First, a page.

05:01PM | 02/16/04
Member Since: 03/08/03
8 lifetime posts
We had a slow water leak from our refrigerator. By the time we noticed, a small part of our kitchen floor had warped. We got all of the affected hardwood flooring pulled up, but the insulation in our crawl space is soaked. Can I put a kerosene space heater under the house to dry it out?. If not what are my options

Thanks for the replies. We did get the insulation out. 4 foot sections between 5 joists so that won't be much of a problem to replace. I did see one part of the subfloor that looked like it had a small bubble in it 3inch x 3inch section. We have decided to go without filing an insurance claim. I figured since I did most of the hard work tearing out the floor and the insulation, I may as well complete the job. The floor dried pretty quick, but I am still going to wait a few more days before putting any of the cabinets back. Any suggestions on hardwood flooring suppliers?

[This message has been edited by vskerche (edited February 19, 2004).]


04:06AM | 02/17/04
Member Since: 09/16/02
250 lifetime posts
I agree with K2. I would pull out the wet insulation and replace it. Leave it out until everything is dry.

As far as drying it out, I wouldn't put a kerosene heater down there. Aren't there people dying od CO2 poisoning from that. Not to mention the fire hazard. How about a dehumidifier? It probably wouldn't hurt to leave the dehumidifier down there for during the summer. If you have to have heat to thaw the water out why not disconnect one of your heat ducts? I have heard pros and cons on this. If you have smells down there you will blow them into the house. On the other hand the floors will be a little warmer.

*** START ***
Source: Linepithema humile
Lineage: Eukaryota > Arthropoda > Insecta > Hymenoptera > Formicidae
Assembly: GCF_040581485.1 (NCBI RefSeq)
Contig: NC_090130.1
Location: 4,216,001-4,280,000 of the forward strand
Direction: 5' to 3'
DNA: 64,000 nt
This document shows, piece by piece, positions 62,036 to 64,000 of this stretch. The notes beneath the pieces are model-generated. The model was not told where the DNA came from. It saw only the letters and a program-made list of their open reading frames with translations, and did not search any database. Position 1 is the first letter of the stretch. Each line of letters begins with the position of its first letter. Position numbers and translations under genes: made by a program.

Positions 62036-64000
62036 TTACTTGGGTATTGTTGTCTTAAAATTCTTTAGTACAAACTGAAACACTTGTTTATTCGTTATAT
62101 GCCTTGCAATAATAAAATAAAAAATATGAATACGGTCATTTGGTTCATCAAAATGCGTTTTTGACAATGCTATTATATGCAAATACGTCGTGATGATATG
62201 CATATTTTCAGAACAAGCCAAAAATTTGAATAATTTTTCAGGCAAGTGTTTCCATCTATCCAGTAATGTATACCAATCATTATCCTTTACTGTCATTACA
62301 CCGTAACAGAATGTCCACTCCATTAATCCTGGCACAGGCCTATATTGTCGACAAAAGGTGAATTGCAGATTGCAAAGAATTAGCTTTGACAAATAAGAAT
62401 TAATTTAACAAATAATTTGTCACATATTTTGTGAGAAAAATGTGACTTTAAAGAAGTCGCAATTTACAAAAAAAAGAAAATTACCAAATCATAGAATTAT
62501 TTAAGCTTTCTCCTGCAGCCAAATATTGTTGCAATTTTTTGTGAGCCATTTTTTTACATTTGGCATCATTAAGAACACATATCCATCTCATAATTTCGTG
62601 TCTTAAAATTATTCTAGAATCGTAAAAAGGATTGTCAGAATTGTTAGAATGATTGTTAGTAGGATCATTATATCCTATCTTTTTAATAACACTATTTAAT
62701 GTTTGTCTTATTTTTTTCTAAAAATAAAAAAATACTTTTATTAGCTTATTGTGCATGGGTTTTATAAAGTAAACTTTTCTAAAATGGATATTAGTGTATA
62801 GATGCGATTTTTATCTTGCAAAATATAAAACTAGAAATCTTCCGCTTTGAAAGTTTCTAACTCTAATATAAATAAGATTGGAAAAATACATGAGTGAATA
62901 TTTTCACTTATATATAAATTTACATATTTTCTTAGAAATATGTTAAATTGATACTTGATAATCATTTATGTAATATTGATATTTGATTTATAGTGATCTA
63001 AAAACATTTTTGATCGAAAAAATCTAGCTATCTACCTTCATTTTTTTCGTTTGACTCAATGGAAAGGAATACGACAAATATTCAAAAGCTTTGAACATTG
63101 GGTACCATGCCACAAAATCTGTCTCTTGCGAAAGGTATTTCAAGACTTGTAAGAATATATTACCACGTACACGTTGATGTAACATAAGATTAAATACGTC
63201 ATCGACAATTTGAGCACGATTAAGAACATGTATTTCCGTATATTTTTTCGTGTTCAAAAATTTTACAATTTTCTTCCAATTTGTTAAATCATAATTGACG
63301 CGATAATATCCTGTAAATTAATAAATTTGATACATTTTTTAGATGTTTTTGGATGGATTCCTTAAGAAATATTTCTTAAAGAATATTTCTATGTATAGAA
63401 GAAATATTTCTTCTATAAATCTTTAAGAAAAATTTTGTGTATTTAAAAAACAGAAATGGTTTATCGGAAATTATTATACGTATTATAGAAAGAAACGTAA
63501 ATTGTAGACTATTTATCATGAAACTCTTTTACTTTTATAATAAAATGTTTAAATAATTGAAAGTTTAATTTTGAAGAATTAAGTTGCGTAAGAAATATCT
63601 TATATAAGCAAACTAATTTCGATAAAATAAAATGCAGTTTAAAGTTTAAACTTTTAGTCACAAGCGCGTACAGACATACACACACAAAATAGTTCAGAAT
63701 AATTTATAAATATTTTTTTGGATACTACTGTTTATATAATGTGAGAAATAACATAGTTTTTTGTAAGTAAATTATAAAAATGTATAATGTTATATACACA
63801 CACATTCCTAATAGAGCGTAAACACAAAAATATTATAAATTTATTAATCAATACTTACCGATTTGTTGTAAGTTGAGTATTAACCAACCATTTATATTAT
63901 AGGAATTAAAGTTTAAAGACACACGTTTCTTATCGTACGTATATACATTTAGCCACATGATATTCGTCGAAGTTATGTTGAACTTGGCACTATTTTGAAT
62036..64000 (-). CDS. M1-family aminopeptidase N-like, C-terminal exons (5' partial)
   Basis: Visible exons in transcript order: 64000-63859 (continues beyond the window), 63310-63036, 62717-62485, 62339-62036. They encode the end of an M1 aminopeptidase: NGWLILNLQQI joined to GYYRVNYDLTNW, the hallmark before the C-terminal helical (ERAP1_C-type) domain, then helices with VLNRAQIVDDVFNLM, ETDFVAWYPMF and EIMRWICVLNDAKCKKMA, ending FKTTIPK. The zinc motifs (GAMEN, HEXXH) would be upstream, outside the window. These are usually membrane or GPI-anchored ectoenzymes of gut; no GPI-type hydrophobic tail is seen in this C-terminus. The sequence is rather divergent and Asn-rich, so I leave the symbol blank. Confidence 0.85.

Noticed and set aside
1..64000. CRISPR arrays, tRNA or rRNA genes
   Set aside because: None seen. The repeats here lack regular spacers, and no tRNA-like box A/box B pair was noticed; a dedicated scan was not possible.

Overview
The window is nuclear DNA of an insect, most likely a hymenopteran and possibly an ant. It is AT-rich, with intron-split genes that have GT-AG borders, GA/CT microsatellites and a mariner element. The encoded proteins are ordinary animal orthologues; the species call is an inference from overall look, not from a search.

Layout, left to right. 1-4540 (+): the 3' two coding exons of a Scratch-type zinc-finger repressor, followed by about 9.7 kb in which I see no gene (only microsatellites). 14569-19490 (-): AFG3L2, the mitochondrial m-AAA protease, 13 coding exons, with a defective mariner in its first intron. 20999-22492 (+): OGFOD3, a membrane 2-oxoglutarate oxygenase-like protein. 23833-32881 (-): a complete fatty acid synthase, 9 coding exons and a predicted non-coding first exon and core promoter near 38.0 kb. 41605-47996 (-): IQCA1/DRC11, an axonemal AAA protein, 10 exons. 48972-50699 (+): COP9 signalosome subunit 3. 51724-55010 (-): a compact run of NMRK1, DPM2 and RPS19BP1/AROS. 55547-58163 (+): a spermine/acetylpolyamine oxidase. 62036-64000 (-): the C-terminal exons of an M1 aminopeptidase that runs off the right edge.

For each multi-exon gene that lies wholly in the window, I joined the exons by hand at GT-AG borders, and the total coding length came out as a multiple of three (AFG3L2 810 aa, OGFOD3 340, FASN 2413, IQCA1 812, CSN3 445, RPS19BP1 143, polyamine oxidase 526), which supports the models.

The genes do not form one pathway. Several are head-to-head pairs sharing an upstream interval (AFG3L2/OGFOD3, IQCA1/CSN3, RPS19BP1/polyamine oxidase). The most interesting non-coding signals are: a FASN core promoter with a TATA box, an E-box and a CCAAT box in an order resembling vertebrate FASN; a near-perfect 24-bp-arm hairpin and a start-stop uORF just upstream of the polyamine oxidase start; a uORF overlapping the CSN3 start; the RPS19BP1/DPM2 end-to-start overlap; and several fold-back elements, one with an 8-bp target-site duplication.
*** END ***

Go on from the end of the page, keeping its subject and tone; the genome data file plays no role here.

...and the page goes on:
Good luck,

Click to reply button
Inspiration banner


Post a reply as Anonymous

Photo must be in JPG, GIF or PNG format and less than 5MB.

Reply choose button


Post new button or Login button

To test the boundaries of small-footprint living, interior designer Jessica Helgerson moved her family to a 540-square-foo... Filling an underutilized area beneath the stairs is a smart way to save space. Doing so with a stash of wood, however, is ... This spacious mudroom just off from the laundry room has plenty of room for tucking towels away and drying off after a dip... Chalkboard paint opens up endless possibilities for customizing your dresser time and time again. Use chalk to label the c... A fireplace in the bathroom creates the ultimate setting for relaxation. Homeowners often choose electric or gas over wood... This roomy boot tray made from punched metal stands up to all the elements. Station it in your mudroom or at your back doo... There’s nothing like a new set of cabinet hardware to refresh a room. The possibilities are endless: Go modern, rustic, or... FLOR tiles are an affordable way to customize a carpeted floor covering for any space. Make anything from runners to wall-... Chalkboard paint features prominently in this elegant yet unpretentious headboard design. Add a new message daily to reflec... Salvaged boards in varying widths and colors make up the dramatic accent wall in this attic space. The high-gloss white of... The indecisive homeowner need not fret over choosing one (or even two) cabinet colors. The kitchen cabinets in this artist... Incorporate nature into your lighting scheme by securing a dead tree in a concrete mold and draping your pendant lamp from... Simple and striking, a couple of pieces of "lovingly used" furniture creates a special kind of charm. A weathered chair fo... First dress up your metal shelves with a coat of paint in an accent color that complements your kitchen decor. Then arrang... Dark wood shelving and a matching upholstered bench keep this closet sleek and refined. The large window brightens the sub...
Follow banner a
Newsletter icon Flipboard glossy Facebook Twitter Pinterest Youtube Rss icon